Read more about the Russian cease-fire here.

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Read CNN.com articles about the Russia - Georgia conflict here and here.

Read the New York Times articles about the Russia - Georgia Conflict here and here.

plez sez: if you thought for even a moment that i was referring to the state of georgia (in the united states)... go to jail. go directly to jail. do not pass GO. do not collect your $200.

you can rest assured that plezWorld has no horse in this race, except my college russian professor was a sweet lady from tbilisi, georgia.

i get a slight chuckle when i read that the georgian president seeks assistance from the US and NATO (the same NATO that wouldn't allow georgia to join because of pressure from russia). i laugh alittle harder when i hear president bush admonishing the russians for invading a sovereign nation, this being the same george w. bush who invaded a sovereign nation five years ago... a sovereign nation, named IRAQ, that had done NOTHING to the united states!

before he started laughing, it's a sure bet that russian prime minister vladimir putin told french president nicolas sarkozy to kiss his ass!

and i'm sure that after he stopped laughing, putin told bush to kiss his ass! i mean, what are we going to do? all of the us forces are stretched thin in iraq and afghanistan... we don't have the bandwidth to even consider joining a peacekeeping force at the russia-georgia border. and if we had the bandwidth, we wouldn't have the balls to join the NATO forces necessary to enforce a cease-fire by the russians. i guess all we can do is condemn the act and hope we can shame the russians into leaving the poor georgians alone. ROTFLMAO!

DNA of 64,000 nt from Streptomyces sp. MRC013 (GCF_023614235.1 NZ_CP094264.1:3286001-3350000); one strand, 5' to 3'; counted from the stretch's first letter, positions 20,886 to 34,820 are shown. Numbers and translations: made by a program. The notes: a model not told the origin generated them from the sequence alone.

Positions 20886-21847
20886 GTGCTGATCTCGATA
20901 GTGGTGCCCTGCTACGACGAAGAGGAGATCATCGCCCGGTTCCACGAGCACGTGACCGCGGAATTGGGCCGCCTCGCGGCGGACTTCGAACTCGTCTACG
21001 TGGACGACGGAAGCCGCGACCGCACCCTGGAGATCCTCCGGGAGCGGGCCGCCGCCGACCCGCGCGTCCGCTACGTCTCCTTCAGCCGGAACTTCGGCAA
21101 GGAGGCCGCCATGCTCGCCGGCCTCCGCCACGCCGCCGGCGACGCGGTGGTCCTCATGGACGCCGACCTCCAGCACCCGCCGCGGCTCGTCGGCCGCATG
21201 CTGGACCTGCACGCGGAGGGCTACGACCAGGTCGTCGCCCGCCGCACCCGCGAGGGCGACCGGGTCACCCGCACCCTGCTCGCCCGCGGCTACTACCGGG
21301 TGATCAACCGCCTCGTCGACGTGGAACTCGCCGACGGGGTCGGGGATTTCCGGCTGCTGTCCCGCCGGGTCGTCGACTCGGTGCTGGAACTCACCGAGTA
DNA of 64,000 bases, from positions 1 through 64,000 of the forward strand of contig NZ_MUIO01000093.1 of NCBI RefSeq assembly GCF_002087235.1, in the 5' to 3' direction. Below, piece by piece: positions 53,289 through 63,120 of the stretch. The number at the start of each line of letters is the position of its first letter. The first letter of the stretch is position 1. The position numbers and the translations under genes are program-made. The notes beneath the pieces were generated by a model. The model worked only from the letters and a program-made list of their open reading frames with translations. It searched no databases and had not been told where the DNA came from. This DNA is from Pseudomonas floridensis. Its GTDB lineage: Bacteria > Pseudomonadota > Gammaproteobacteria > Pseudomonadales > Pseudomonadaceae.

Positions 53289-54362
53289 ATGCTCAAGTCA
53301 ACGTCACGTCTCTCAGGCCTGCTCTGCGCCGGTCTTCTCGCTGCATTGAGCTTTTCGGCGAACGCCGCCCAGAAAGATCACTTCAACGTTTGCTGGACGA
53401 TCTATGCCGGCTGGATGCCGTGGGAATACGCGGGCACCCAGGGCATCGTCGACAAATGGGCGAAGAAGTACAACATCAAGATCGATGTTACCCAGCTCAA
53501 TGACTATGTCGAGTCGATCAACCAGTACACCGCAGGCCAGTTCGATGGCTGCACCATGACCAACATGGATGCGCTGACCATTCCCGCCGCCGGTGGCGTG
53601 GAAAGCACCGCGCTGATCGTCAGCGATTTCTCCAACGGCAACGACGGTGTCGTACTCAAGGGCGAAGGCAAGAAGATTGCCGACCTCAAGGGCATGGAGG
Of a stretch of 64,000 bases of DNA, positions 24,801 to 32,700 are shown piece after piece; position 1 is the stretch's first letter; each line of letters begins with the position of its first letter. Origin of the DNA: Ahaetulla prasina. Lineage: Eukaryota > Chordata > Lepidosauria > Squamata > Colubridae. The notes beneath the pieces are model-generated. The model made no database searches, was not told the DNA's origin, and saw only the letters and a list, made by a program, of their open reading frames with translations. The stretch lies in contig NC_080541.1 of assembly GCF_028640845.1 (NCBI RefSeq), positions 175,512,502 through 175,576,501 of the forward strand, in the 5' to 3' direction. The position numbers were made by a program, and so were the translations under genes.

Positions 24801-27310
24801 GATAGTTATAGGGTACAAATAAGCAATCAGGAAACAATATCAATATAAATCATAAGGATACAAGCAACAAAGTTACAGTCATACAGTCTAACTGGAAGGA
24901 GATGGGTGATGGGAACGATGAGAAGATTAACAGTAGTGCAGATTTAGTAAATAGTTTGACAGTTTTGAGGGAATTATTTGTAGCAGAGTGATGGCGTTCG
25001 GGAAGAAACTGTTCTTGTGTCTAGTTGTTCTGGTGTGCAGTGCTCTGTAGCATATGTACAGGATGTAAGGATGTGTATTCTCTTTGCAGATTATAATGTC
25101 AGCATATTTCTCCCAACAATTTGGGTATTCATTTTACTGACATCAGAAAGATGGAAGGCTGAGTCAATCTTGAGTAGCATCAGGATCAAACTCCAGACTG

and i bet georgia (if there is still a georgia after this conflict is resolved) will think twice before starting something that they sure as hell can't finish... like the old saying goes, "don't start none, won't be none!"


crypty said...

I sincerely hope Obama is not genuinely as niave as you.. Russia has a history of agression.. "dont start none ... " doesnt apply to russia.

Secondly S.Ossetia is in Georgia.. not between Georgia and Russia ..

If Georgia didnt try to do something then in 10 years time the map of Georgia would be a bit smaller.

Not that I care one way or the other.. but if your going to write something .. do it right and tell the truth.

plez... said...

crypty wrote: "I sincerely hope Obama is not genuinely as niave as you.. Russia has a history of agression.."

i must ask, what does Barack Obama have to do with what i wrote? i don't know Obama and i certainly don't speak for him. but i am sure he has a better grasp of world affairs than me...

as to my being naive about anything russian... if i were you, i'd first learn how to SPELL the word "naive"... don't tell anyone, but SPELL CHECK comes free on most computers!

it was georgia that fired the first shots in south ossetia, and russian tanks rumbled in to retaliate... to most sane people, that is starting something.

i'll grant you that i am not a scholar of russian politics and policies, but from my vantage point, georgia was the instigator and they were not ready to handle the russian response to their aggression.